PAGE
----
http://www.onclive.com/publications/Oncology-live/2011/april-2011/from-rockets-to-radiology-how-nasa-boosts-cancer-research

    http://www.nasa.gov/centers/langley/news/factsheets/LaserTech.html

    http://www.sti.nasa.gov/tto/Spinoff2011/ip_5.html

  82. Jon

    It’s pretty simple to me. We invest in creating technology that eventually allows our species to live beyond this planet, or eventually we won’t exist anymore. Survive or die. The problem seems to be that most of us won’t live long enough for that to matter, so why care? I’ll just chock this apathy up to the golden standard most humans have been living by throughout history:

    If it won’t impact me, I won’t do anything about it. Other people, let alone other generations after mine.. Meh! Let them deal with it.

  83. Kat

    I would like my science tax dollars to go to artificial wombs so that we can get beyond this national debate about abortion. Then maybe people won’t vote based upon that single issue and we might have a political discourse that wasn’t so stunted.

    If science can also take us beyond Earth in a viable capacity so that we can stop freaking out over climate change, that would be nice, too.

    @Nigel Depledge
    I second that. War has comorbid conditions, too, such as destruction of infrastructure, division-ism. You get that awesome tech, but you don’t trust anyone else to add to the design and don’t have the facilities to build it or the funds to build the facilities because you’re trying to recover from the war.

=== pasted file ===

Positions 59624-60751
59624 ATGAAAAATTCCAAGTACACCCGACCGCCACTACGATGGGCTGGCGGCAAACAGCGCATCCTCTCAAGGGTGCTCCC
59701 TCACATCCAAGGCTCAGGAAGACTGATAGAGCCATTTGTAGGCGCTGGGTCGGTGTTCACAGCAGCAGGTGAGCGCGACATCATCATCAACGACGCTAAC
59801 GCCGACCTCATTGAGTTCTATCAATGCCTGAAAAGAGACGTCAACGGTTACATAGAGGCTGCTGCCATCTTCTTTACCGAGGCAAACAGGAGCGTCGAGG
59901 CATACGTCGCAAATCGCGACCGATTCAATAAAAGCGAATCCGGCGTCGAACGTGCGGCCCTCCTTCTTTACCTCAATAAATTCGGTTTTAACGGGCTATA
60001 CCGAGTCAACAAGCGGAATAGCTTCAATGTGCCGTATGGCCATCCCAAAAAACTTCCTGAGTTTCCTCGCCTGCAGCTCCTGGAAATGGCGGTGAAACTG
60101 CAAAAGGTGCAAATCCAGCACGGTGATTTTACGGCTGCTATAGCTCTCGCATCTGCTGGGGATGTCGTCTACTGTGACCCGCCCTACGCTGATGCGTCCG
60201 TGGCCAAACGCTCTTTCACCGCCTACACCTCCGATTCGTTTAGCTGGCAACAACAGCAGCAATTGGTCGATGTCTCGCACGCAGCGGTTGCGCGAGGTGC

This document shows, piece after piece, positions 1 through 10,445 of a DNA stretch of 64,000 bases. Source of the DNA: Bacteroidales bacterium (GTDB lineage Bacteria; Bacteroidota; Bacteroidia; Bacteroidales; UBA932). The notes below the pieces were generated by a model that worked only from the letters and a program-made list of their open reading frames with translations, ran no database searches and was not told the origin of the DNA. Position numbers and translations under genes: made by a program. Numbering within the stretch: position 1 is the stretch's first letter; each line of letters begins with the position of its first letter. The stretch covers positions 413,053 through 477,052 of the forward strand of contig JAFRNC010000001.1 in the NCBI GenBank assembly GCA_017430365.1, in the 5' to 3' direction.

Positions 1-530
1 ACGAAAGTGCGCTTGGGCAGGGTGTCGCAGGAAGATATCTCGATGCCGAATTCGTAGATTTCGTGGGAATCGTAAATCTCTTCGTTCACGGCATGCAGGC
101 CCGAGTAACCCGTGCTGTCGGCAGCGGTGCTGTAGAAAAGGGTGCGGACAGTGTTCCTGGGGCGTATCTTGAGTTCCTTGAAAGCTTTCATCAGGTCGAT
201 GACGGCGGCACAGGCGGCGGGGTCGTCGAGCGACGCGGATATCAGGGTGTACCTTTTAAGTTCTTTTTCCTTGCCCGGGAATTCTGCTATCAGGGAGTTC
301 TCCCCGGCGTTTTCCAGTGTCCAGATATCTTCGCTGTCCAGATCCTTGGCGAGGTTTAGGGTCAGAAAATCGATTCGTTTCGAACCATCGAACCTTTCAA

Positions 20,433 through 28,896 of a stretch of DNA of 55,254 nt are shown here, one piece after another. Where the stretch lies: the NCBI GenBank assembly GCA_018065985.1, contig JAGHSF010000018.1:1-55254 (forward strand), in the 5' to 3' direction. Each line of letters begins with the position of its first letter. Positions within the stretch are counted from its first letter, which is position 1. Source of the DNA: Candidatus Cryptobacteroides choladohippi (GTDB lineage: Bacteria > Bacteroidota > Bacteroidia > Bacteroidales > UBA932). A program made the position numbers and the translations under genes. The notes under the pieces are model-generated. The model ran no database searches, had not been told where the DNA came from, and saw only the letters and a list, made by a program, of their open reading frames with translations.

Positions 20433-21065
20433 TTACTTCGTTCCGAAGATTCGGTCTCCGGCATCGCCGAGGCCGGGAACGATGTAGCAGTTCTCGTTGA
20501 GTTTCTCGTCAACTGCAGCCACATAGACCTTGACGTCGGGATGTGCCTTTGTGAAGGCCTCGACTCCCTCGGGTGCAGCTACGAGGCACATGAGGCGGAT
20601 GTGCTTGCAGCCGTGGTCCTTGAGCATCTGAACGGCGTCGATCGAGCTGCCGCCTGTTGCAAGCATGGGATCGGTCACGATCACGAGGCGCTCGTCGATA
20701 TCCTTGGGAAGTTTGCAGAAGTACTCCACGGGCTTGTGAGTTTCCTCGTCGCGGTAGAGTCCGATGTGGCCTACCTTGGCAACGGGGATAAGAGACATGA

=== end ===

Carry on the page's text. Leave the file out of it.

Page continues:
84. Jeff

    Of course, just working on building the water canon in the first place would have been cheaper then going through the rocket step in the middle. So… that’s a silly argument? If you wanted really cool fire suppression stuff, imagine what you could do with NASA’s budget to research it?

  85. JB

    Has anyone mentioned the direct influence that NASA’s developments have had on the beverage industry? Yes, that’s right. Tang.

  86. Paul

    #72 wrote:

    You do fail to mention micro-chips, which were a direct spin-off of the Apollo programme specifically. Without the impact of Apollo, computer technology might have been 10 or 20 years behind where it is today.

    This is simply wrong.

    The Apollo program was one of the early major USERS of integrated circuits, but it was not the only one, nor did it invent them. They were invented in the private sector because they addressed major issues confronting multiple customers, but especially the military. These users would have pushed IC technology forward even without a manned space program.